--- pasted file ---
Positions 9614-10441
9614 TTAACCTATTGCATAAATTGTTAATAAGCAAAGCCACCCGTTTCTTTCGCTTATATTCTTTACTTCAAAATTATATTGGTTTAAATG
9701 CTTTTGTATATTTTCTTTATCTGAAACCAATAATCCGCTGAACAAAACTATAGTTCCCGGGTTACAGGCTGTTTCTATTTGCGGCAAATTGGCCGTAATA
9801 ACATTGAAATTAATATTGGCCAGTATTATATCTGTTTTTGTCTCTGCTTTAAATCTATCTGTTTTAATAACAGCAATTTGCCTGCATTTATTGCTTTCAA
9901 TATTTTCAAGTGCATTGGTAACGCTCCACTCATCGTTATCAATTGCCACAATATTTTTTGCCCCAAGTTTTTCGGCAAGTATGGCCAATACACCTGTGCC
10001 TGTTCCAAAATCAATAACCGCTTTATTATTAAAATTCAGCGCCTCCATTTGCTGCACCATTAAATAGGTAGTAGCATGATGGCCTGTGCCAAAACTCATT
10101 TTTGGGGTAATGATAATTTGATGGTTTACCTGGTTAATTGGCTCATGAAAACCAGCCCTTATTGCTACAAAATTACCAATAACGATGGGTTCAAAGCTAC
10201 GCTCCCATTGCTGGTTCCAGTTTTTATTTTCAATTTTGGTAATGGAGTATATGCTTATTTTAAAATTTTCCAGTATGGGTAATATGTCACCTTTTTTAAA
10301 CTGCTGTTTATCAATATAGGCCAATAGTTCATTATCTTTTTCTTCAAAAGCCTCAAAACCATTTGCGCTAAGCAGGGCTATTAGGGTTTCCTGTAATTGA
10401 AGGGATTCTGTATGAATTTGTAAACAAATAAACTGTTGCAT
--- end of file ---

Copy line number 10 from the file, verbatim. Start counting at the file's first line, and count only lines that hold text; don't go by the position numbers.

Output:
10401 AGGGATTCTGTATGAATTTGTAAACAAATAAACTGTTGCAT